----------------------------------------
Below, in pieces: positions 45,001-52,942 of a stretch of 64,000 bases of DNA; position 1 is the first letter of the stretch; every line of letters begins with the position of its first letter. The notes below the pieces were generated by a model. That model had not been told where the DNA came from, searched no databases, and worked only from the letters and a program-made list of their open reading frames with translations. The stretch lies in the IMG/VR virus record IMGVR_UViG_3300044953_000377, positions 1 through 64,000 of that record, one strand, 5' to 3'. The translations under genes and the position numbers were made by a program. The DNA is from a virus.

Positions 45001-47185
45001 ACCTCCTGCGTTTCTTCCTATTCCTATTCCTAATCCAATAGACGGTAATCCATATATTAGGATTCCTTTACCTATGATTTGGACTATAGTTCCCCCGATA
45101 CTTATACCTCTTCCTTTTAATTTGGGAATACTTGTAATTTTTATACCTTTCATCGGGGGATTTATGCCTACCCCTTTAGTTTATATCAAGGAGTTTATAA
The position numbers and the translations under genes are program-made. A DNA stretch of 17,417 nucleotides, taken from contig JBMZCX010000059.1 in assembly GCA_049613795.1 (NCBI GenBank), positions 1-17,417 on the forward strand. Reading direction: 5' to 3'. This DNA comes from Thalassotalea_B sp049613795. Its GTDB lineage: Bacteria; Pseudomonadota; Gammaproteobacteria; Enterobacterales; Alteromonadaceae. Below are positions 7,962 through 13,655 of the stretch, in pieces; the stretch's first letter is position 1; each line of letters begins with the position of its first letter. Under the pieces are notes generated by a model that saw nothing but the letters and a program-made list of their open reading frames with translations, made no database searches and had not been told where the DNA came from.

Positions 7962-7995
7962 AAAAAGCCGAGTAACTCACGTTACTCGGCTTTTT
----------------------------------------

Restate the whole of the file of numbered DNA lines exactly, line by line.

Below, in pieces: positions 45,001-52,942 of a stretch of 64,000 bases of DNA; position 1 is the first letter of the stretch; every line of letters begins with the position of its first letter. The notes below the pieces were generated by a model. That model had not been told where the DNA came from, searched no databases, and worked only from the letters and a program-made list of their open reading frames with translations. The stretch lies in the IMG/VR virus record IMGVR_UViG_3300044953_000377, positions 1 through 64,000 of that record, one strand, 5' to 3'. The translations under genes and the position numbers were made by a program. The DNA is from a virus.

Positions 45001-47185
45001 ACCTCCTGCGTTTCTTCCTATTCCTATTCCTAATCCAATAGACGGTAATCCATATATTAGGATTCCTTTACCTATGATTTGGACTATAGTTCCCCCGATA
45101 CTTATACCTCTTCCTTTTAATTTGGGAATACTTGTAATTTTTATACCTTTCATCGGGGGATTTATGCCTACCCCTTTAGTTTATATCAAGGAGTTTATAA
The position numbers and the translations under genes are program-made. A DNA stretch of 17,417 nucleotides, taken from contig JBMZCX010000059.1 in assembly GCA_049613795.1 (NCBI GenBank), positions 1-17,417 on the forward strand. Reading direction: 5' to 3'. This DNA comes from Thalassotalea_B sp049613795. Its GTDB lineage: Bacteria; Pseudomonadota; Gammaproteobacteria; Enterobacterales; Alteromonadaceae. Below are positions 7,962 through 13,655 of the stretch, in pieces; the stretch's first letter is position 1; each line of letters begins with the position of its first letter. Under the pieces are notes generated by a model that saw nothing but the letters and a program-made list of their open reading frames with translations, made no database searches and had not been told where the DNA came from.

Positions 7962-7995
7962 AAAAAGCCGAGTAACTCACGTTACTCGGCTTTTT